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The Viking Age Left Marks On Scandinavia’s Genes – 09/01/2023 – Science

The Viking Age Left Marks On Scandinavia’s Genes – 09/01/2023 – Science

the Age of the Vikingsthat spanned the eight centuriesthe to AD 11 left a permanent mark on today’s Norse genetics, according to scholars who also documented the massive genetic influence of women who arrived in the region during the Norse conquests of Europe.

One study Published on Thursday (5) Exploring the genetic dynamics of a population NorwayAnd Sweden And Denmark 2,000 years ago, based on 297 genomes from ancient human remains and data from 16,638 Modern scandinavian men and women.

The results provided data on migration patterns and gene flow during the course of the study Viking AgeWhen the Norse traveled on wooden ships, they raided and plundered monasteries over a vast area and even reached North America.

The study found that women from the eastern Baltic region, and to a lesser extent from the British and Irish Isles, contributed more to the Scandinavian gene pool than men from those regions over the same period.

“We have no way of knowing how many women were involved or whether these women of East Baltic and British-Irish descent were in Scandinavia willingly or unwillingly,” said molecular archaeologist Ricardo Rodriguez-Varela of the university’s Center for Paleobiology. . From Stockholm, lead author of the study published in magazine cell.

Historians have documented the slave trade By the Vikings when navigators conquered many areas He developed extensive business networks.

Molecular archaeologist Anders Gutherström, of the Center for Paleogenetics and co-author of the study, added: “Slaves are one group among many that could explain the patterns. But we don’t know exactly who these people were.”

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The Viking Age spanned from about 750 to 1050 AD. The most important early event was a devastating Viking attack in 793 on a Christian monastery on the English island of Lindisfarne, with subsequent attacks on various locations including Paris and Constantinople, and trade connections as far as the Middle East.

The study showed that the British-Irish ancestry was widespread in Scandinavia, starting in the Viking Age. The origin of the eastern Baltic region – modern Lithuania, parts of western Russia and possibly Ukraine – is found concentrated in central Sweden and Gotland, Sweden’s largest island. The ancestry from southern European locations such as Sardinia is concentrated in people in southern Scandinavia.

“The Viking Age is associated with a sharp increase in the flow of goods, customs, technology and people to and from Scandinavia,” Rodríguez Varela said.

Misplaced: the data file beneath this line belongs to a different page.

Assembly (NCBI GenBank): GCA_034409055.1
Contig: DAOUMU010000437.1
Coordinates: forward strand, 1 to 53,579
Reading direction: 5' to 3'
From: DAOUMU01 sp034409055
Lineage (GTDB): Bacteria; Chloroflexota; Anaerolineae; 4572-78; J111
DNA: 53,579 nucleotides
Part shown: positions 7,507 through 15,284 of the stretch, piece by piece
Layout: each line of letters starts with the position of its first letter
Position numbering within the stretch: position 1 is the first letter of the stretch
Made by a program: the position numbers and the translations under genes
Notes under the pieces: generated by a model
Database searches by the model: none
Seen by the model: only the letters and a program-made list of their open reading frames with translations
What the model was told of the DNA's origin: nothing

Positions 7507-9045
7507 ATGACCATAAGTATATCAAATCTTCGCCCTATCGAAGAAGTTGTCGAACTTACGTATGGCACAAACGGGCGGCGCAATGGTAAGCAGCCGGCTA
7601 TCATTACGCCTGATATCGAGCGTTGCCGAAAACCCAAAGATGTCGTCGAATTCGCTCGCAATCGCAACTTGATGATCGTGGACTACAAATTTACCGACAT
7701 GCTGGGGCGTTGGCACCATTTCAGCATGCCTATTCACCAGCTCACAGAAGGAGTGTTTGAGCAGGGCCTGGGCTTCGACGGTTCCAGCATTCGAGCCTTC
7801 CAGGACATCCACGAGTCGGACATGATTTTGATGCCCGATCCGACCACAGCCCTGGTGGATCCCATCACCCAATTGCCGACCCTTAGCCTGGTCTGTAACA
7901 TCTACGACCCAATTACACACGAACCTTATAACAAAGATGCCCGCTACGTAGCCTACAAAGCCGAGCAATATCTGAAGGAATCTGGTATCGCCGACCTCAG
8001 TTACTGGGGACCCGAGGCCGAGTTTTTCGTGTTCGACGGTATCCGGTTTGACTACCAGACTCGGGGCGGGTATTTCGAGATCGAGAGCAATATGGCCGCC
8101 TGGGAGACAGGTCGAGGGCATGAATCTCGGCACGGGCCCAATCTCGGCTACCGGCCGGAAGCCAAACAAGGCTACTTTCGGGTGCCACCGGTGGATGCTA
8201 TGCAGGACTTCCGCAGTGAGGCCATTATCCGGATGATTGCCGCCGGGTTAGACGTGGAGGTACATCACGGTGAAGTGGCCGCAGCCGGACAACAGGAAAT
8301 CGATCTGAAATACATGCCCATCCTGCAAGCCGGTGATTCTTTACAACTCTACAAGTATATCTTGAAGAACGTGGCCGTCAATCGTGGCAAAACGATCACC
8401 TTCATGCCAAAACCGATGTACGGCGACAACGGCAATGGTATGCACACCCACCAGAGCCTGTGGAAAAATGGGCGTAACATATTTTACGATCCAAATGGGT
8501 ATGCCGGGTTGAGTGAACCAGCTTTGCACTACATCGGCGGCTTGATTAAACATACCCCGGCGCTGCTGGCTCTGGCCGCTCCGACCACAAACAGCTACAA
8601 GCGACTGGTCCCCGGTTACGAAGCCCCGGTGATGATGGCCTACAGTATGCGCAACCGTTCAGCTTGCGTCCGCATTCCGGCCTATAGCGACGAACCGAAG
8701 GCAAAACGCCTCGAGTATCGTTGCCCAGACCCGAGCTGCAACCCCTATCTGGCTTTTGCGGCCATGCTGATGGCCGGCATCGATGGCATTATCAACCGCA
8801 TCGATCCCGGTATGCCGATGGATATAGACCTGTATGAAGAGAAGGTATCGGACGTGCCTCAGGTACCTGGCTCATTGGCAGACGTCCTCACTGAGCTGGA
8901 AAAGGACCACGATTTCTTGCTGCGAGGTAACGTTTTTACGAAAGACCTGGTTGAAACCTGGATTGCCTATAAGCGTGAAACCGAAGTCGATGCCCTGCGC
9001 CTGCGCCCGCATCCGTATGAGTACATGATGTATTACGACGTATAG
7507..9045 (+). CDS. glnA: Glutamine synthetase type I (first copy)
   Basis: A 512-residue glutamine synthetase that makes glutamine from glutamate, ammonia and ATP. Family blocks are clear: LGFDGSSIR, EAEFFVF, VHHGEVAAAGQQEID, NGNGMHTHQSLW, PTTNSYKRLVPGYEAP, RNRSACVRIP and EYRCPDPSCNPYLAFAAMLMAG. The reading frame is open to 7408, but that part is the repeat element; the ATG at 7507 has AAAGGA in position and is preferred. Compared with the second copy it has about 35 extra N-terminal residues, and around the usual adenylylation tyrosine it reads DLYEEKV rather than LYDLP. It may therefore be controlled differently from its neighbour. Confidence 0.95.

Gutherström added that “Scandinavian societies, first pagan and then Christian, based their economy on small property, foreign trade and plunder. The Vikings were the first to visit four continents.”

It has been found that the genetic contribution of outsiders in Scandinavia declined after the Viking Age.

Their findings, the researchers wrote, provided “cautious evidence that gene flow into Scandinavia, originating from eastern Baltic and, to a lesser extent, Irish Britons, had a higher rate for females.”

“The rise of East Baltic ancestry in these regions during the Viking Age is consistent with historical sources that attest to contacts such as tributary and treaty relationships. Therefore, we see no evidence, with current data, of women being abducted and returned,” said Rodríguez Varela.

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The researchers added that men who served as Christian missionaries or monks may also have arrived in Scandinavia during this period, but they may not have contributed much to the genetic pool.

The oldest ancient genomes used in the study date back to the first century.the AD, and the latest from the nineteenth century. Some of the ancient genomes came from people who died aboard the great Swedish warship Kronan, which sank in battle in 1676. Others came from Sandby Borg, the castle on the Swedish island of Öland where a massacre appears to have taken place in the 5th century.theas well as human remains from ceremonial burials in ships Vikings.

“The Vikings were an interesting group of people who lived for two and a half centuries, and affected the world in ways we still don’t understand,” Gutherstrom said.

Translated by Luis Roberto M. Gonsalves